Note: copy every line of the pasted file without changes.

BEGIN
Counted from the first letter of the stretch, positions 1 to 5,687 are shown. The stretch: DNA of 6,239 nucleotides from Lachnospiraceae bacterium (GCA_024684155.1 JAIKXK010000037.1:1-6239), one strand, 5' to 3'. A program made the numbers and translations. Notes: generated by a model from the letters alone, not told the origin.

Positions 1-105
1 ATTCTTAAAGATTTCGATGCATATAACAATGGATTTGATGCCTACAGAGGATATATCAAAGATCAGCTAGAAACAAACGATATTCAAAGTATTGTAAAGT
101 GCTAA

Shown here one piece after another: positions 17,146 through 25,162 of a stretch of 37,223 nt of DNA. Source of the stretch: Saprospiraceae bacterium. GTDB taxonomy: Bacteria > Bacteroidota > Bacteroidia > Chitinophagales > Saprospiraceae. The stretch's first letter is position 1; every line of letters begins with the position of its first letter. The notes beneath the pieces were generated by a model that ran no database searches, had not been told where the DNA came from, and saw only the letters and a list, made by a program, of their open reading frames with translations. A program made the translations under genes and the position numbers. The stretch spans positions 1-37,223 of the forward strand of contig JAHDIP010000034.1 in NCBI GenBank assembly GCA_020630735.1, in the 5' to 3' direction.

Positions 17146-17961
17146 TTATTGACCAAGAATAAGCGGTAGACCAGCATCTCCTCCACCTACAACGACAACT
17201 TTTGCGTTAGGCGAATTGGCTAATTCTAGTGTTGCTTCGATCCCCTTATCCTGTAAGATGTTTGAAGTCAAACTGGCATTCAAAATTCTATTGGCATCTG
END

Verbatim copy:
Counted from the first letter of the stretch, positions 1 to 5,687 are shown. The stretch: DNA of 6,239 nucleotides from Lachnospiraceae bacterium (GCA_024684155.1 JAIKXK010000037.1:1-6239), one strand, 5' to 3'. A program made the numbers and translations. Notes: generated by a model from the letters alone, not told the origin.

Positions 1-105
1 ATTCTTAAAGATTTCGATGCATATAACAATGGATTTGATGCCTACAGAGGATATATCAAAGATCAGCTAGAAACAAACGATATTCAAAGTATTGTAAAGT
101 GCTAA

Shown here one piece after another: positions 17,146 through 25,162 of a stretch of 37,223 nt of DNA. Source of the stretch: Saprospiraceae bacterium. GTDB taxonomy: Bacteria > Bacteroidota > Bacteroidia > Chitinophagales > Saprospiraceae. The stretch's first letter is position 1; every line of letters begins with the position of its first letter. The notes beneath the pieces were generated by a model that ran no database searches, had not been told where the DNA came from, and saw only the letters and a list, made by a program, of their open reading frames with translations. A program made the translations under genes and the position numbers. The stretch spans positions 1-37,223 of the forward strand of contig JAHDIP010000034.1 in NCBI GenBank assembly GCA_020630735.1, in the 5' to 3' direction.

Positions 17146-17961
17146 TTATTGACCAAGAATAAGCGGTAGACCAGCATCTCCTCCACCTACAACGACAACT
17201 TTTGCGTTAGGCGAATTGGCTAATTCTAGTGTTGCTTCGATCCCCTTATCCTGTAAGATGTTTGAAGTCAAACTGGCATTCAAAATTCTATTGGCATCTG